Reading for Transfiguration Sunday: Luke 9:28-43a
Peace be with you!
We all have moments when, after a long day, we close our eyes and relive a moment. Maybe you close your eyes to imagine being comforted by a loved one who has passed away. Maybe you close your eyes to relive a family gathering where kids ran around while the adults talked at the table. Maybe you just close your eyes to feel closer to God. In these moments, we try to escape the current situation by going back to a time when things were peaceful.
Peter is excited beyond belief when he sees Jesus talking to Moses and Elijah—two of the greatest figures in the Torah. He is so excited that he wants to build three shelters for Jesus, Moses, and Elijah (Luke 9:33) to live in as a way to preserve the moment. Three of the greatest men who ever lived were all together for a moment in time. Who wouldn’t want to preserve the moment?
However, Jesus experiences the moment drastically differently than Peter. The anguish of the conversation about his departure from the world (Luke 9:30) weighs Jesus down in the coming weeks. The glory becomes apparent on Jesus’s face as well as in his dazzling white clothes (Luke 9:29). Jesus understands the moment needs to pass and the scriptures need to be fulfilled. As Jesus is praying, Moses and Elijah come to Jesus to discuss his departure from the world and what he will do in Jerusalem (Luke 9:30-31). Jesus is praying for guidance from the ones who have gone before him as he starts the end of the beginning. It is a moment Jesus probably relives in his mind several times during his journey to Jerusalem, although it is probably not a pleasant conversation with Moses and Elijah by any standards.
Jesus’s conversation with Moses and Elijah gives him the strength to go on the journey to Jerusalem. He glows, like Moses does after he sees the Lord (Luke 9:29). Unlike Moses, Jesus does not cover his face; he wants all who see him to witness the change in him as the Lord claims him as his Son (Luke 9:35).
The voice from cloud also instructs Peter, John, and James to listen to Jesus in the coming weeks (Luke 9:35c). God the Father confirms Jesus’s authority in front of his disciples. Luke 9:35 alludes back to Jesus’s baptism (Luke 3:22) and to Psalm 2:7 when it uses the title of “Son.” “Listen to him” (Luke 9:35 NRSV) also alludes back to Deuteronomy 18:15 where the Lord speaks of a prophet like himself who will teach us how to find the path to him.[i]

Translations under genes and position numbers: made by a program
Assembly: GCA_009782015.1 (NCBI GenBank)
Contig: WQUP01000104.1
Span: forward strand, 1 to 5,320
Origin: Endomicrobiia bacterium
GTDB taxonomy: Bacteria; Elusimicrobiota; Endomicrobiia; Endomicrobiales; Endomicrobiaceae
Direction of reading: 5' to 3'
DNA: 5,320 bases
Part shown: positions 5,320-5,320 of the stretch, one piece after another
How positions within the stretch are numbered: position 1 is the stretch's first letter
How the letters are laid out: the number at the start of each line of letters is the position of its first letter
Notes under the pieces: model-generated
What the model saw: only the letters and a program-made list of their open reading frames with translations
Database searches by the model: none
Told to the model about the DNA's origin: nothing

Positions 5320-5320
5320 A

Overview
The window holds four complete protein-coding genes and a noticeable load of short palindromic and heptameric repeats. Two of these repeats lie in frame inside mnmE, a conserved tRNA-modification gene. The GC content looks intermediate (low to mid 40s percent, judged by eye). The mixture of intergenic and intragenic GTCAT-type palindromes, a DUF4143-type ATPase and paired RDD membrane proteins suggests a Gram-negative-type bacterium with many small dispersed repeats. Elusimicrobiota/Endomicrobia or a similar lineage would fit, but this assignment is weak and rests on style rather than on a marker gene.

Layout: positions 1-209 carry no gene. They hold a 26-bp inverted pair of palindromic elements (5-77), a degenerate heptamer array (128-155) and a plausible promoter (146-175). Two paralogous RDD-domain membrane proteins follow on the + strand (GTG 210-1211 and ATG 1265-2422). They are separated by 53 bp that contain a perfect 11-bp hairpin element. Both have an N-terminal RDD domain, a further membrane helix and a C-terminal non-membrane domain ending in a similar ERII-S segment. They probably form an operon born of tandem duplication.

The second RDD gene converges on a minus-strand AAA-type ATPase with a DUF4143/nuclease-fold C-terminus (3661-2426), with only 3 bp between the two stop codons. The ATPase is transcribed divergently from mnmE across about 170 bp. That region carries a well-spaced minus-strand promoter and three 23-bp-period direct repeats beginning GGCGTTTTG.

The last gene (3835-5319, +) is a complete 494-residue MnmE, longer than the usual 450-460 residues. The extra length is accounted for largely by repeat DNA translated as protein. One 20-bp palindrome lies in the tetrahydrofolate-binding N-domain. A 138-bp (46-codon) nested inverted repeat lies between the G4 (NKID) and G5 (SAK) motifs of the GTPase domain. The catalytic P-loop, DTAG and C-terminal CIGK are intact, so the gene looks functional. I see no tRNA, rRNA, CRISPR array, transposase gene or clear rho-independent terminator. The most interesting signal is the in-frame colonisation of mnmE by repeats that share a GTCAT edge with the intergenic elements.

Jesus teaches and leads us on the path to God the Father. Jesus teaches us how to care for our neighbors—the homeless, the hungry, the prostitute, the sinner, the disabled. Jesus teaches us how to honor God the Father through our relationships with others. Jesus shows us what it means to live in community and to value the gifts of others. Jesus Christ becomes our way to know and be with God in his kingdom. Through his crucifixion, death, and resurrection, Jesus gives us a way to have a relationship with God the Father. We are no longer bound to cleansing rituals the Israelites were slaves to keeping. Jesus frees us from the barriers to having a relationship with God the Father. The Word became flesh (John 1:1) to take on and to free us from our sin, pain, and suffering. Though he was innocent, Jesus bore all this on the cross; he died and rose again in order that we could have eternal life—new life in him.
When Peter suggests the building of three huts for Jesus, Moses, and Elijah, a voice from the clouds says, “This is my Son, my Chosen; listen to him!” (Luke 9:35). Peter has earthly ideas, wanting nothing more than to share this glorious moment with others. However, the Lord has other plans for Jesus, his Son and Chosen One. The Lord has an even larger, more glorious moment coming that the whole world will witness and take part in. Unfortunately, it will involve pain and anguish to get there, but it will change our lives forever.
Thanks be to God!
Dear Heavenly Father, Thank you for letting us witness this glorious moment in Jesus’s ministry. Help us to come face-to-face with you to hear your plan for us. Allow us to glow in order to share your glory with others. Remind us to listen to Jesus and to follow his instructions. Thank you for sending your Son, Jesus, to lead us to Jerusalem. Amen.
[i] Darrell L. Bock, Luke, vol. 3a of Baker Exegetical Commentary on the New Testament (Grand Rapids: Baker Academic, 1994), 874-875.